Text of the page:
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Ice height change in East Antarctica derived from satellite laser altimetry

Hoffmann, Janosch Fabian

Description

In the last two decades, satellite altimetry has given the scientific community an unprecedented amount of data, which has substantially increased our understanding of the rate of change of ice surface height (dH/dt) over glaciated regions. This can be attributed to better spatial and temporal coverage of polar regions and the increased accuracy of laser and radar satellite altimeters. This accuracy is dependent on minimising errors and reducing the...[Show more]

dc.contributor.authorHoffmann, Janosch Fabian
dc.date.accessioned2017-06-14T05:28:16Z
dc.date.available2017-06-14T05:28:16Z
dc.identifier.otherb44472791
dc.identifier.urihttp://hdl.handle.net/1885/117364
dc.description.abstractIn the last two decades, satellite altimetry has given the scientific community an unprecedented amount of data, which has substantially increased our understanding of the rate of change of ice surface height (dH/dt) over glaciated regions. This can be attributed to better spatial and temporal coverage of polar regions and the increased accuracy of laser and radar satellite altimeters. This accuracy is dependent on minimising errors and reducing the uncertainties of estimates of dH/dt, which are derived from ice height measurements. There are a number of different factors that contribute to the overall uncertainty budget. In this thesis, an alternative method to crossover and along-track analysis is proposed and is applied to (ICESat) height measurements. A new method of estimating surface slope at crossovers is presented and used in conjunction with the newly proposed along-track method. Particular emphasis is placed on the formal propagation of interpolation uncertainty and surface topography bias, which is often given little attention in the literature. The proposed methods are tested using a number of simulated datasets for Enderby Land and surrounds in Antarctica. The simulated datasets are derived from ICESat data, with different levels of spatially correlated noise applied to each, dependent on regionally specific ice velocities. Both the error (the difference between simulated and estimated dH/dt) and the uncertainty (a function of the interpolation distance and surface slope) are derived. It was found that the formally propagated uncertainty made a good approximation of the error and both the crossover and along-track methods were found to have the lowest uncertainty and error when using Green's function spline interpolation. The errors and uncertainties due to interpolation were an order of magnitude smaller than those obtained from the slope correction method. The overall uncertainty was found to be approximately 50% of the ICESat single-shot uncertainty budget, showing the relative importance of including these often-overlooked contributors in the final uncertainty budget of ice height rate estimates from altimetry data. The proposed methods were then applied to actual ICESat data over part of East Antarctica, including Enderby, Kemp, MacRobertson and part of Dronning Maud Lands. The dH/dt results for the study site generally showed an increase in the rate of change of ice surface height. Although most of the study site was gaining height, there were some regions with negative dH/dt estimates, such as directly behind the grounding line of the Amery Ice Shelf. These negative rates tend to have little impact on the overall estimates of dH/dt, as they are localised to very small regions. The positive rate of height change in the interior was found to be statistically significant, especially near Dronning Maud Land. The uncertainties calculated for this study do not include the ICESat single-shot uncertainty budget, as the focus of the study was the uncertainty contributions of interpolation and surface slope bias. The combination of these uncertainties would decrease the significance of the inland signal, however the large number of positive dH/dt estimates found in the interior does suggest that the ice height surface is increasing for this region, implying a positive mass balance change may be occurring in the interior of East Antarctica.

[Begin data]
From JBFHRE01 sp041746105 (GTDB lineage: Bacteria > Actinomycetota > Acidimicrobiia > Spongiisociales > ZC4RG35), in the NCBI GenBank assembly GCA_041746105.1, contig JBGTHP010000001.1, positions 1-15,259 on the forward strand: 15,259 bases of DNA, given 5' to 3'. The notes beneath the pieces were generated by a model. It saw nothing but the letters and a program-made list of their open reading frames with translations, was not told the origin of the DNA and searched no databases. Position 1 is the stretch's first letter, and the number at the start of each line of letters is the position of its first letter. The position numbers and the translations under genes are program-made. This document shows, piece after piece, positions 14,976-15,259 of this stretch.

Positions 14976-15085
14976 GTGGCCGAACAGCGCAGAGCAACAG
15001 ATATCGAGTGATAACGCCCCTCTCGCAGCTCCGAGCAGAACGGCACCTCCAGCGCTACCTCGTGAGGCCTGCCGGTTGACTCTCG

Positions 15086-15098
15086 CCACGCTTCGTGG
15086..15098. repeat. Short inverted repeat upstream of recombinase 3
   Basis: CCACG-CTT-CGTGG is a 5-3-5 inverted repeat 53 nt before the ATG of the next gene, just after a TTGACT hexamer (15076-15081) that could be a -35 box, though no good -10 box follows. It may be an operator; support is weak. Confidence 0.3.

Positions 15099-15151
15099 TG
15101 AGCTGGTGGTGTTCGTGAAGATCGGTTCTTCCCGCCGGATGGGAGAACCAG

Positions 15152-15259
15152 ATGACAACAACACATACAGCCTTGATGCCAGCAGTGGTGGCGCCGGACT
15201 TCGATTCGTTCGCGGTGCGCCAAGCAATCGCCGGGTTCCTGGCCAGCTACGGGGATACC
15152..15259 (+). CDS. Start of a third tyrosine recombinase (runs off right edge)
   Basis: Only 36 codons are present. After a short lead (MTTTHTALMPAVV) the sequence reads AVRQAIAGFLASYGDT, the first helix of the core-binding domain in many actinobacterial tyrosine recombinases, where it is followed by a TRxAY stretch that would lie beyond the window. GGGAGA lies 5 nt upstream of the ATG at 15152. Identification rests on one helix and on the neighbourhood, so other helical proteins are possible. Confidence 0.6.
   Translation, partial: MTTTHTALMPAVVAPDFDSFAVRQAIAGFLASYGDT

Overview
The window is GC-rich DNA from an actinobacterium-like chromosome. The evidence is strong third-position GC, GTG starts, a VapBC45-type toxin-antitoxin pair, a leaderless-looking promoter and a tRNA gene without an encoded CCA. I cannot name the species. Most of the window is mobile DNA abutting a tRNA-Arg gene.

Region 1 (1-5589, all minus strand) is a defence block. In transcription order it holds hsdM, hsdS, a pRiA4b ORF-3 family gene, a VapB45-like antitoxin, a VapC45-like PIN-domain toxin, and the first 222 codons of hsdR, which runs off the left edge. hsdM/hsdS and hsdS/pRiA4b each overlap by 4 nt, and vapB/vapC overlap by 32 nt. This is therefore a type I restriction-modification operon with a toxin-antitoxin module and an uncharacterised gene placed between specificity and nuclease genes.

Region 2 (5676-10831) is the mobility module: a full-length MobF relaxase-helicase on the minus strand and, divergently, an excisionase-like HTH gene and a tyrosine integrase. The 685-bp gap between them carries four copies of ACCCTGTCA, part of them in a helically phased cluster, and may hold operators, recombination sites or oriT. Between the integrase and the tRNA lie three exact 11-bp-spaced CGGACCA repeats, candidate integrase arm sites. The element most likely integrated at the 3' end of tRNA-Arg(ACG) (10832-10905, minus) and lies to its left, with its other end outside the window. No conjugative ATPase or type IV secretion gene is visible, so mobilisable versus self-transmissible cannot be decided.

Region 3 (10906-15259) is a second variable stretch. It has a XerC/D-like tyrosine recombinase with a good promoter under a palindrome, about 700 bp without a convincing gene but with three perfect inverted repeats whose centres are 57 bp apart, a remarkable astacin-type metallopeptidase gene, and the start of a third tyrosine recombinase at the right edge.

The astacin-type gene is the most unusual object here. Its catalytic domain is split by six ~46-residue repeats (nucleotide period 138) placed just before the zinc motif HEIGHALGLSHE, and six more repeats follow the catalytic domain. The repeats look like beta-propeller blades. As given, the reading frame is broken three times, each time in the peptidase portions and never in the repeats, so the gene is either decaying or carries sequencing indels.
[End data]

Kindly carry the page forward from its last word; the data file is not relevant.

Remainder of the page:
dc.language.isoen
dc.subjectICESat
dc.subjectAntarctica
dc.subjectMass Balance
dc.subjectEnderby Land
dc.subjectIce Melt
dc.subjectSatellite Altimetry
dc.titleIce height change in East Antarctica derived from satellite laser altimetry
dc.typeThesis (PhD)
local.contributor.supervisorTregoning, Paul
local.contributor.supervisorcontactpaul.tregoning@anu.edu.au
dcterms.valid2016
local.description.notesthe author deposited 14/06/17
local.type.degreeDoctor of Philosophy (PhD)
dc.date.issued2016
local.contributor.affiliationResearch School of Earth Sciences, The Australian National University
local.identifier.doi10.25911/5d70ef0446d34
local.mintdoimint
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